simultaneous increase in tensile strength and uniform elongation due to an increase in the
amount of retained austenite and a more significant TRIP effect. For example, the tensile
strength increases from around 750 to 875 N/mm2 and the product of tensile strength and
uniform elongation increases from 9,000 to 20,000 N/mm2% with an increase in silicon from
0.3 to 1.5% in steels with approximately 0.25% carbon and 1.4% manganese. A
simultaneous reduction in the yield to ultimate ratio is also observed due to the presence of
more retained austenite at yielding and hence more strain induced martensite at fracture.
Typical retained austenite volume fractions ranged from around 3% in a 0.26%C, 1.46%Mn,
0.31 %Si steel, to 9-13% in a 0.17%C, 1.44%Mn, 1.41%Si steel, around 20% in 0.25%C
steels with Si>1.2% and 23% in a 0.37%C,, 1.24%Si steel.
It may be difficult in practice to produce high ductility ferrite/bainite/retained austenite TRIP
steels at tensile strengths much in excess of 1000 N/mm2 due to the high levels of carbon,
manganese and silicon which would be required. The use of lower slow cooling
temperature ranges, to introduce significant amounts of martensite into the structure, may
be a satisfactory means of producing ultra high strength steels without resorting to very high
C, Mn or Si contents if moderate ductility is required; eg. around 8% uniform elongation at a
tensile strength of 1365 N/mm2 and greater than 11% uniform elongation for tensile
strengths less than 12402 has been obtained in a 0.37%C, 1.44%Mn, 1.24%Si steel. CONTENTS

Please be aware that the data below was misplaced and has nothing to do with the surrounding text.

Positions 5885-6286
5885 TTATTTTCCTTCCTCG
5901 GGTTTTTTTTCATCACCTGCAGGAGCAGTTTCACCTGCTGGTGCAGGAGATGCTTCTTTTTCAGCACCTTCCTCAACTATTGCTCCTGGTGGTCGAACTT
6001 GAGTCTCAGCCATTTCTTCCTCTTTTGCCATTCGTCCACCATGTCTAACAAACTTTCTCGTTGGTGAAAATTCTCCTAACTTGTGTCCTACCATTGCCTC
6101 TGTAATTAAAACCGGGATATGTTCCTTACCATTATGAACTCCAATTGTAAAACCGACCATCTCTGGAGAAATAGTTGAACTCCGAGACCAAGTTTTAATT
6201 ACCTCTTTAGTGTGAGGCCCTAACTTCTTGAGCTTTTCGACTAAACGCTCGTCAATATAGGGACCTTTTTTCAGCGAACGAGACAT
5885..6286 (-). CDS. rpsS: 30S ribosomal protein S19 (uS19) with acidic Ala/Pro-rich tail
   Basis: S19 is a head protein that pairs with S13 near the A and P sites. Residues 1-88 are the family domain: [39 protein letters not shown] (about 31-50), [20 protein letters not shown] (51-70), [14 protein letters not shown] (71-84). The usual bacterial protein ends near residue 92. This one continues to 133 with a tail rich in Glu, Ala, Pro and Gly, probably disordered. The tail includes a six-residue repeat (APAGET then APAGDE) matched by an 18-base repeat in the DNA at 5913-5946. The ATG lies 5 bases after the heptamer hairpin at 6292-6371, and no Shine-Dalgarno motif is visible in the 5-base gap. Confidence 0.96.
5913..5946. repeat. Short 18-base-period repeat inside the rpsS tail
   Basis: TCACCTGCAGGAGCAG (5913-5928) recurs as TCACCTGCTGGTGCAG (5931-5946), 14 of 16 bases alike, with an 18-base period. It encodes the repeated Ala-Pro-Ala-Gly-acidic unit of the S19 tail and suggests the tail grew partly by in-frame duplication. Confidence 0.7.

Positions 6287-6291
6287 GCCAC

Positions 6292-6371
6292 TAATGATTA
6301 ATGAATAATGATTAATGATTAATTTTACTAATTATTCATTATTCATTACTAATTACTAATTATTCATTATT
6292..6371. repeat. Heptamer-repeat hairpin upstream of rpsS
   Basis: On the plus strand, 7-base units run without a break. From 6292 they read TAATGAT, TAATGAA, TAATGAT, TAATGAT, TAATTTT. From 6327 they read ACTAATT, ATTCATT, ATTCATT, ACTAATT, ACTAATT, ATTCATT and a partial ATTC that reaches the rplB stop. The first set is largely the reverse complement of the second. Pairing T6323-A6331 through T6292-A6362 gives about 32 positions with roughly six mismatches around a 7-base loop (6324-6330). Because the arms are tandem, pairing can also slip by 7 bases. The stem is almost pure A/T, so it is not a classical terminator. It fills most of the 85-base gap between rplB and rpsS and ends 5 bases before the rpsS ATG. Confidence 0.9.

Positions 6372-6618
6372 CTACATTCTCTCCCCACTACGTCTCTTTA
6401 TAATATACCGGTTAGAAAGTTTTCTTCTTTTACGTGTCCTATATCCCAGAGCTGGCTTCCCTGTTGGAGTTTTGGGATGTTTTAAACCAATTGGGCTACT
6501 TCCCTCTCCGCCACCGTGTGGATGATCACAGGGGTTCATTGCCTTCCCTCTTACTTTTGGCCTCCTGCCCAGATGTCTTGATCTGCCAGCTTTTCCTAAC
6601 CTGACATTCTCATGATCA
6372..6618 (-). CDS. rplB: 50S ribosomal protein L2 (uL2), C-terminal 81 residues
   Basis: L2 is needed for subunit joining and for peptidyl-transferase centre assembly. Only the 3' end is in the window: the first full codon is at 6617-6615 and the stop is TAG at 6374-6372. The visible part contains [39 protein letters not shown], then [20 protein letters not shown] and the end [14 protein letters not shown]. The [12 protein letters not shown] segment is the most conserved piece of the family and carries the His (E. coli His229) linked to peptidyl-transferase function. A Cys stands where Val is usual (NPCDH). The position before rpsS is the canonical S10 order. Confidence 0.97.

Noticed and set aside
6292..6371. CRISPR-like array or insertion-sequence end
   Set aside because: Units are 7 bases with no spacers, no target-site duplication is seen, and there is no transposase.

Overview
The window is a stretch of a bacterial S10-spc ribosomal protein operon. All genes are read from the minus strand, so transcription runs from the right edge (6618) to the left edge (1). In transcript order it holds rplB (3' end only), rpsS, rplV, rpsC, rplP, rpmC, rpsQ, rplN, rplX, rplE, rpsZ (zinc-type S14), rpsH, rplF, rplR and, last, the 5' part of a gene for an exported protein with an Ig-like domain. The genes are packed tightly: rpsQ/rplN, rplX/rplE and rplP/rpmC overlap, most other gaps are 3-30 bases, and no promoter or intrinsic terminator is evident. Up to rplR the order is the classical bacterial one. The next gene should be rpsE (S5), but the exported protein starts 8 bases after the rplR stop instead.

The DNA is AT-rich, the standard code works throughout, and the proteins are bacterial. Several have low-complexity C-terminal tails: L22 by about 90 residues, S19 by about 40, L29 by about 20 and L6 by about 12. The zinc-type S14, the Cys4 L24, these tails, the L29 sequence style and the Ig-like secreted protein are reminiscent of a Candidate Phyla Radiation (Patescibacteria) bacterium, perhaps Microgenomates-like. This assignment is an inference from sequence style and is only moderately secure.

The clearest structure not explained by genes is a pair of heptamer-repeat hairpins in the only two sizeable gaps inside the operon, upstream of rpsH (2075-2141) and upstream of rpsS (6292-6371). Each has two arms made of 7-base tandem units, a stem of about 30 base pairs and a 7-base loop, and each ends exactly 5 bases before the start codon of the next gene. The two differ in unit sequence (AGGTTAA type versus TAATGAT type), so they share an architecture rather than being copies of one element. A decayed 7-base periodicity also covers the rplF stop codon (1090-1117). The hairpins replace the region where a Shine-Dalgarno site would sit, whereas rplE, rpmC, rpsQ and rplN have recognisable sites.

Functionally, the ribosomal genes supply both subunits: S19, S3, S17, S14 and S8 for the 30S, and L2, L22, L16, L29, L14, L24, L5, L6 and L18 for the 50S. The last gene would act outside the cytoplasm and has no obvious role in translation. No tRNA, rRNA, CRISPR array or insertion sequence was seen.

Page
1. INTRODUCTION 17
2. THE TRANSFORMATION INDUCED PLASTICITY MECHANISM 1
3. EXPERIMENTAL STEELS8
4. STEELS PROCESSED ON TFX INDUCTION HEATED
CONTINUOUS ANNEALING SIMULATOR 19
4.1 Annealing Of Steel 23 To Produce Ferrite/Bainite
Structures
4.2 Annealing of Steel 24 to Produce Ferrite/Martensite
Dual-Phase Structures 22
4.3 Annealing of Steel 24 to Produce Ferrite/Bainite/Retained
Austenite Structures3
4.4 Laboratory Ingot Steels 30
5. MATERIALS PROCESSED USING RESISTANCE HEATING CA
SIMULATOR
5.1 Annealing of Steel3 (0.26%C, 1.46%Mn, 0.31 %Si) 34
5.2g of Steel 17 (0.37%C, 1.44%Mn, 1.24%Si)5
5.3 Annealing of Steel 18 (0.33%C,1.86%Mn,1.27%Si)8
5.4g of Steel 14 (0.26%C, 1.94% Μ η, 1.21 %Si) 39
5.5 Annealing of 0.24%C, 1.4%Mn Steels 40
5.6g of Steels 10,11 and 12 (approximately 0.26%C,
0.9%Mn) 43
5.7 Comparison of 0.25%C Steels Processed with High Slow
Cooling Temperature Ranges6
5.8 Annealing of Steels 3,4 and 6 (0.17 to 0.18% Carbon) 48
6. GENERAL DISCUSSION FOR ALL STEELS PROCESSED ON
RESISTANCE HEATING SIMULATOR9
6.1 Material Processed with High Slow Cooling Temperature
Range 50
6.2 Amount and Stability of Retained Austenite 51
6.3 Material Processed with Lower Slow Cooling Ranges2
7. FURTHER WORK
8. CONCLUSIONS3
9. REFERENCES6
TABLES 59
FIGURES 91